Meet research engineer Tomas Forsman

<b>Name:</b> Tomas Forsman <br> <b>Career:</b> PhD in laser processing in Luleå University of Technology, work at KIMAB, a Swedish research institute in the corrosion and metals research area. <br><b>Years with Sandvik:</b> 10

Innovation flourishes at the cutting point between customer know-how and Sandvik materials expertise

If you have seen Sandvik’s “Challenging Tomas” film series, you have already met Tomas Forsman. Tomas is one of Sandvik’s experienced researchers specializing in precision strip steel. While process and product development along with customer support are all parts of his job – it’s the research area that truly brings a sparkle to his eye. It is more freeing and a bit wilder than the other tasks, and really proves the strength of Sandvik’s expertise.

– We are so many researchers here in Sandviken, working together to find new and pioneering solutions for our customers, OEM’s and end-users. There will always be an expert nearby and it often feels like we can do anything. The sky is the limit, Tomas laughs.

Being the inventor of several applications, Tomas has the opportunity to really dive into complex challenges by exploring, generating wild ideas, discussing with his colleagues and through systematic data review and calculations. When Tomas met 11-year-old Judith and talked about track and field with her, the focus for the challenge in the film was long-jump. But he couldn’t help but take on another challenge as well: javelin.

– Look carefully at the surface of this traditional javelin. Do you see the roughness of the steel? The structure even runs opposite to the direction of travel! My starting point was that we should reduce the air resistance and create a smooth surface, he explains.

Tomas explored the idea of producing a new type of javelin by welding a stainless steel strip into a tube to achieve exceptional tolerances. After noticing how the javelin always vibrates a little when it leaves the hand of the thrower, he also thought of a spiral which is stretched during rotation and then welded inside the tube.

– The spiral would strive to contract, forcing the tube into compression. This would make it both stronger and more stable, he says while showing impressive diagrams on his computer.

The Judith challenge

When taking on the long jump innovation challenge with Judith, Tomas found inspiration from a simple reflective band that most of us have used at some point; the kind that is completely stiff and straight until you bend it over your arm, then folds neatly around it.

– The strip has two stable positions. Just add a little force and it will snap around your arm in a second. By producing a similar construction under Judith’s shoe, I figured that she would jump further thanks to the extra force. I came up with an idea for a spring where the radius is five times smaller in one direction than the other and guessed that it would provide a force that was five times greater when snapping but my FEM calculations (Finite Element Method) showed that it would actually give ten times the force, Tomas says excitedly.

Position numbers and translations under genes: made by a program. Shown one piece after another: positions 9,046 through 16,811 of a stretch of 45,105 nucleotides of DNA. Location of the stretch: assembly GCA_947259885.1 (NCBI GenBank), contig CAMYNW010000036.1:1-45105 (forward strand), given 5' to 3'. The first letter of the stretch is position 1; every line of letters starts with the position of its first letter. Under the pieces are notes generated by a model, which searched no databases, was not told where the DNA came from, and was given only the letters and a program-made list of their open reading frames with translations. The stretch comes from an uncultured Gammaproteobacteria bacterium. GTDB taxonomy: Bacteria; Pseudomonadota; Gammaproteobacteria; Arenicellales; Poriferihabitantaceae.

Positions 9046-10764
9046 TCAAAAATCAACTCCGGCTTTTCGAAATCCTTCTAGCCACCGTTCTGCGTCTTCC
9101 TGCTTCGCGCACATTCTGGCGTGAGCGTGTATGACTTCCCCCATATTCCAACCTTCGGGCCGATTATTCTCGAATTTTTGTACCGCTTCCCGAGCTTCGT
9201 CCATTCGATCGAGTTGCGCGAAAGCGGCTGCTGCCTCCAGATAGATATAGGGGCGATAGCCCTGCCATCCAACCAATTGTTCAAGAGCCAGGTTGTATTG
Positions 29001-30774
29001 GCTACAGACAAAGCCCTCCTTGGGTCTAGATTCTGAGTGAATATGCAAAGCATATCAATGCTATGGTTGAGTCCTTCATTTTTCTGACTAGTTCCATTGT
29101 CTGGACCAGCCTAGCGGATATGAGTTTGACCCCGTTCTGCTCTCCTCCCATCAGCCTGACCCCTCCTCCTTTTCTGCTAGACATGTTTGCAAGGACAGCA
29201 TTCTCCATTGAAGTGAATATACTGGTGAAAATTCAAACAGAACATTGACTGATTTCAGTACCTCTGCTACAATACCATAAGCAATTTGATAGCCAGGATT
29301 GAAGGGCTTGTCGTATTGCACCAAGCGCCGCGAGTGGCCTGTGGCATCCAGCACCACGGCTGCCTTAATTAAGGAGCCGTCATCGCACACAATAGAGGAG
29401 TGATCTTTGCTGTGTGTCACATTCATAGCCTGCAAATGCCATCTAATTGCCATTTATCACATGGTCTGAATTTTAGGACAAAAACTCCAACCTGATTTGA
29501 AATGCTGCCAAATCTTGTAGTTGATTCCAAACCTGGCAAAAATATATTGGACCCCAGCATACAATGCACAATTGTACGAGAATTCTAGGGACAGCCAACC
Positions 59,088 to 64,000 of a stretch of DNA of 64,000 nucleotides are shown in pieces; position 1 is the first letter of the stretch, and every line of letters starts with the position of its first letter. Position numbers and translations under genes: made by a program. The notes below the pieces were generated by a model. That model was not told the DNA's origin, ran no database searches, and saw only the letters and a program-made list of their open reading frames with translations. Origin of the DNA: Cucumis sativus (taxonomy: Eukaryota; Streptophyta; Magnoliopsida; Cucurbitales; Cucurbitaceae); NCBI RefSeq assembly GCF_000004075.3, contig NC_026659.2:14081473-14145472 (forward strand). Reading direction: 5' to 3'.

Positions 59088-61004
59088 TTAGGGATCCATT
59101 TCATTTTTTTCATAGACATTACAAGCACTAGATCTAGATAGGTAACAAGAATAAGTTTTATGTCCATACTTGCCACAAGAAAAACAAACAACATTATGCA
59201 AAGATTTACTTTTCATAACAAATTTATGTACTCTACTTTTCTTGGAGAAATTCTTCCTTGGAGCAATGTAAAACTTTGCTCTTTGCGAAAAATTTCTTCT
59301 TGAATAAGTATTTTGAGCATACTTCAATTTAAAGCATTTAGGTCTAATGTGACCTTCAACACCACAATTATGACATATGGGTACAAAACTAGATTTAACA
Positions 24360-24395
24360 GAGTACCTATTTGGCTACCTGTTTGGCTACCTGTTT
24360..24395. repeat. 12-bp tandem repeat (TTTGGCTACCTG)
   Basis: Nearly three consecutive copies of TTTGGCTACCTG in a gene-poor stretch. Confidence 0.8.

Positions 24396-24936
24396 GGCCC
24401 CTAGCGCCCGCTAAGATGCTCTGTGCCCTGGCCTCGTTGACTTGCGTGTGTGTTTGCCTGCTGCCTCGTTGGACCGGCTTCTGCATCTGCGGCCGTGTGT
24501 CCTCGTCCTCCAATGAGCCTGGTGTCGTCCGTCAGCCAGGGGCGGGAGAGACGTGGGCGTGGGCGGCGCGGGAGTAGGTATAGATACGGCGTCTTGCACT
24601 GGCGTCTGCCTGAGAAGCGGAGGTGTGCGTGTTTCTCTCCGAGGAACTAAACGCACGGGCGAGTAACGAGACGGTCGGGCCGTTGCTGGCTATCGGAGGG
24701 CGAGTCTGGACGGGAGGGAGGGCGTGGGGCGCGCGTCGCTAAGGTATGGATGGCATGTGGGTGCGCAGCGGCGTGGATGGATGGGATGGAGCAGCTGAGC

While the javelin and long jump challenges gave Tomas complete freedom of thought, most customer challenges come with more conditions and requirements. The way of working is nevertheless similar.

Pioneering solutions for customers

– We often work closely with our customers’ R&D departments for continuous improvements. The longer we work together, the better we become at providing pioneering solutions that make their products substantially better. Innovation flourishes at the cutting point between their process know-how and our material expertise, Tomas says.

When the Vasa Museum in Stockholm turned to Sandvik, they brought a real challenge. The existing iron bolts in the almost 400 year old warship were corroding and poisoning the oak with iron, threatening to destroy it completely. A fruitful collaboration with the museum resulted in new stainless steel bolts of the finest quality. Tomas says that half of the bolts have now been exchanged and this has also reduced the weight of the ship.

– When we have exchanged all 5,000 bolts, the ship will be ten tons lighter than it used to be, thanks to the strength of the Sandvik steel, he says.

This research and innovation process has also been used in other applications. Among many other customer collaborations which have led to groundbreaking solutions, we find a super-thin platinum-iridium alloyed wire in a brain implant for Parkinson’s patients and coated fuel cell plates in large series. Watch the film where Tomas tries to explain these innovations to Judith during her visit to Sandvik.

What is your challenge? The solution might very well be found in Tomas’s office!